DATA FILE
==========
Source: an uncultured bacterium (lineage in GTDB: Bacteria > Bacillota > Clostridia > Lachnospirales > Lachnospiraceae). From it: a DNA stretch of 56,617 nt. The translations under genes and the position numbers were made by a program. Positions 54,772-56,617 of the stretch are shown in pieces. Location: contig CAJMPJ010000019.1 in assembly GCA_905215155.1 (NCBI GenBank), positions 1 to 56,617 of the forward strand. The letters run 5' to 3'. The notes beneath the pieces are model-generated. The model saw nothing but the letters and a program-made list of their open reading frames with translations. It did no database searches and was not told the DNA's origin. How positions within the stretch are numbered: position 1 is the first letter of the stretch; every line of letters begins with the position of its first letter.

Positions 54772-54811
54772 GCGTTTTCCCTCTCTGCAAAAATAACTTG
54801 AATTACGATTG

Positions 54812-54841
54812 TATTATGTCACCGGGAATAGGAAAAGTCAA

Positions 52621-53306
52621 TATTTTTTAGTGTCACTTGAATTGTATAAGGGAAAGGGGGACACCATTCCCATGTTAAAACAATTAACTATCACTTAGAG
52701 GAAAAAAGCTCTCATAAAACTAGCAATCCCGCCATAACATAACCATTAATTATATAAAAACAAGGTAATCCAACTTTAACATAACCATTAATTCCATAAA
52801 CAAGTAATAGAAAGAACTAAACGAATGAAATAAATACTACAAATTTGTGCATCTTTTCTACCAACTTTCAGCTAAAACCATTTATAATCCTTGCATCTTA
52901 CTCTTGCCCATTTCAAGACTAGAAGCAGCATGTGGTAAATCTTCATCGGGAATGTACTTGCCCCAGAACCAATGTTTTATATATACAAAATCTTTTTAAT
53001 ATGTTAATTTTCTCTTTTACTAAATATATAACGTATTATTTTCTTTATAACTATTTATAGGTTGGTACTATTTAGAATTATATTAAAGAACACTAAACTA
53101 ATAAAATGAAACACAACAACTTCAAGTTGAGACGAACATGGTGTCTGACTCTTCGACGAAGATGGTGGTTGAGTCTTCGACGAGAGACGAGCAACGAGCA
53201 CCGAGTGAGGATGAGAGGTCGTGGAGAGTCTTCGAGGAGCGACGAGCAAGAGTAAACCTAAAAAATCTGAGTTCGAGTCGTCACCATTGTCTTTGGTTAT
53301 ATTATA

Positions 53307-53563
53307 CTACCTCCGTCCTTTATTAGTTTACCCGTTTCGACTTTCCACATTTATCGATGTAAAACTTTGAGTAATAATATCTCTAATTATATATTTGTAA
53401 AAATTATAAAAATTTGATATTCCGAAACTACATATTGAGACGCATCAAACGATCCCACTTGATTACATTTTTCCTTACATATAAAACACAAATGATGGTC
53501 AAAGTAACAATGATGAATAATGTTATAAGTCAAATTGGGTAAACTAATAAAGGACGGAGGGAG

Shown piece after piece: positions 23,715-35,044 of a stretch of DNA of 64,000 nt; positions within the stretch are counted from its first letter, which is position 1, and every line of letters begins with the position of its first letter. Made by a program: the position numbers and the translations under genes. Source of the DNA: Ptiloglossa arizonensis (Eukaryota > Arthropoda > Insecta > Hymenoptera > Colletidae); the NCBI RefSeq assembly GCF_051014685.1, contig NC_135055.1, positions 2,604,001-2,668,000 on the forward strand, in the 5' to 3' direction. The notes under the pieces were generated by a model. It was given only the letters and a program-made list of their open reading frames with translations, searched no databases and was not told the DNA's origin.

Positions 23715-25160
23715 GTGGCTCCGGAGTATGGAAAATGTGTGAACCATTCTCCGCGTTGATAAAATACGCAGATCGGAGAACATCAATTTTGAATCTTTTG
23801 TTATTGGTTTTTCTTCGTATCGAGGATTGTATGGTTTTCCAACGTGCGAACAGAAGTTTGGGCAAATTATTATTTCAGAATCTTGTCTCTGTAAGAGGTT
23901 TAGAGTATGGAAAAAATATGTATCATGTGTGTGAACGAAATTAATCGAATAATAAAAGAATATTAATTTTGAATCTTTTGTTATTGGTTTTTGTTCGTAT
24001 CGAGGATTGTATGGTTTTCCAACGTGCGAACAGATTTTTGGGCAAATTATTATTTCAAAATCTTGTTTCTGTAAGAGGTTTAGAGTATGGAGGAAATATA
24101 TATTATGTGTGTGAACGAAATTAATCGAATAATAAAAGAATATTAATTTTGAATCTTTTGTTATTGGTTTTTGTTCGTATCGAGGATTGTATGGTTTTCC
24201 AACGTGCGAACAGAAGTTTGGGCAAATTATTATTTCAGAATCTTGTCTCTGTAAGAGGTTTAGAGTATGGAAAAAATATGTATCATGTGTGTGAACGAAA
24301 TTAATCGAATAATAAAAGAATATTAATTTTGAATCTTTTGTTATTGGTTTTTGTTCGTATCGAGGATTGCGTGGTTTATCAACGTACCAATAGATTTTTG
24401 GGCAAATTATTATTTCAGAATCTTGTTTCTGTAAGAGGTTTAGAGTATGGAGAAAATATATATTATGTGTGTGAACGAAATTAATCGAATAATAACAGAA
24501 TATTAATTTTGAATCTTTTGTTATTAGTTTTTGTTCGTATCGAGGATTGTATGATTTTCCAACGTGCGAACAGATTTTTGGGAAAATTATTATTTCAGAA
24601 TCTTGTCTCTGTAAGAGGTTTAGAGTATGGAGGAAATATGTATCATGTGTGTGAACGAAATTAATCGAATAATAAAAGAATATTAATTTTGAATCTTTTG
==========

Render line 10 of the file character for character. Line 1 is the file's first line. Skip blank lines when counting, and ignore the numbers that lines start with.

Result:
52801 CAAGTAATAGAAAGAACTAAACGAATGAAATAAATACTACAAATTTGTGCATCTTTTCTACCAACTTTCAGCTAAAACCATTTATAATCCTTGCATCTTA